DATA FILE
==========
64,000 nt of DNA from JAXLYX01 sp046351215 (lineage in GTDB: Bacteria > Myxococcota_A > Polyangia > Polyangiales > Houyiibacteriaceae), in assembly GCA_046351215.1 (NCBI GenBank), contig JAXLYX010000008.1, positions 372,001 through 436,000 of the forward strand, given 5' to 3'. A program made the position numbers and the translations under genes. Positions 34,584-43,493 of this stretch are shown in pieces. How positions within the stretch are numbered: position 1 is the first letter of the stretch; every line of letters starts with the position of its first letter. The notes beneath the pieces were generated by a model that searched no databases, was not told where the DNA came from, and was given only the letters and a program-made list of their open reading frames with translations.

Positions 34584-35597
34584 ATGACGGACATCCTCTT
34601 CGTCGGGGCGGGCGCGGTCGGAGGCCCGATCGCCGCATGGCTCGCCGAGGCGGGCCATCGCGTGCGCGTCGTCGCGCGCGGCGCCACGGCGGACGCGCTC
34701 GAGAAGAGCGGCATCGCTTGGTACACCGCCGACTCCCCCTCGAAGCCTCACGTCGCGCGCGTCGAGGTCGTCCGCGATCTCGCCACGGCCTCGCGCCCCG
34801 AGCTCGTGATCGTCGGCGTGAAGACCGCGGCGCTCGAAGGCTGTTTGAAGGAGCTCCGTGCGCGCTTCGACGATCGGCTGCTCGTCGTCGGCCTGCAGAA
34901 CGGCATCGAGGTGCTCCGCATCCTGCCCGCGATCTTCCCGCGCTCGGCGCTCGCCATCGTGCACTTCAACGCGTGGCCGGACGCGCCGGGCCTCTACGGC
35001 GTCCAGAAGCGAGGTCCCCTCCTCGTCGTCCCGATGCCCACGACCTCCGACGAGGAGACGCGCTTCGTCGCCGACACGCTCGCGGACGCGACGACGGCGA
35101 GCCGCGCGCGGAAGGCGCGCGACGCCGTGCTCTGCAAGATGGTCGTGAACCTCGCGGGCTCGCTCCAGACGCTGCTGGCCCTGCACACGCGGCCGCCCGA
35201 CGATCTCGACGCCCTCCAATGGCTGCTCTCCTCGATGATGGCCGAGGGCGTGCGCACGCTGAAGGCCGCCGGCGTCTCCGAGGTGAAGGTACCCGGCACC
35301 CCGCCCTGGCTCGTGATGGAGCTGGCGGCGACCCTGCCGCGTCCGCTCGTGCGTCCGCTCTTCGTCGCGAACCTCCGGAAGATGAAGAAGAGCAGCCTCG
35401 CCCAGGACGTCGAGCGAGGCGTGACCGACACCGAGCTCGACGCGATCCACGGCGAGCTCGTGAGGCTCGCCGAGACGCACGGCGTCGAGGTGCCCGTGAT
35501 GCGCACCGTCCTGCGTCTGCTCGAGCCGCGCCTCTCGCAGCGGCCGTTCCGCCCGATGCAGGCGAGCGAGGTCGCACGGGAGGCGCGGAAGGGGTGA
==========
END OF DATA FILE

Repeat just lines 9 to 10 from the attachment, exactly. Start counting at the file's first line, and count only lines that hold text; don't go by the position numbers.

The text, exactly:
35101 GCCGCGCGCGGAAGGCGCGCGACGCCGTGCTCTGCAAGATGGTCGTGAACCTCGCGGGCTCGCTCCAGACGCTGCTGGCCCTGCACACGCGGCCGCCCGA
35201 CGATCTCGACGCCCTCCAATGGCTGCTCTCCTCGATGATGGCCGAGGGCGTGCGCACGCTGAAGGCCGCCGGCGTCTCCGAGGTGAAGGTACCCGGCACC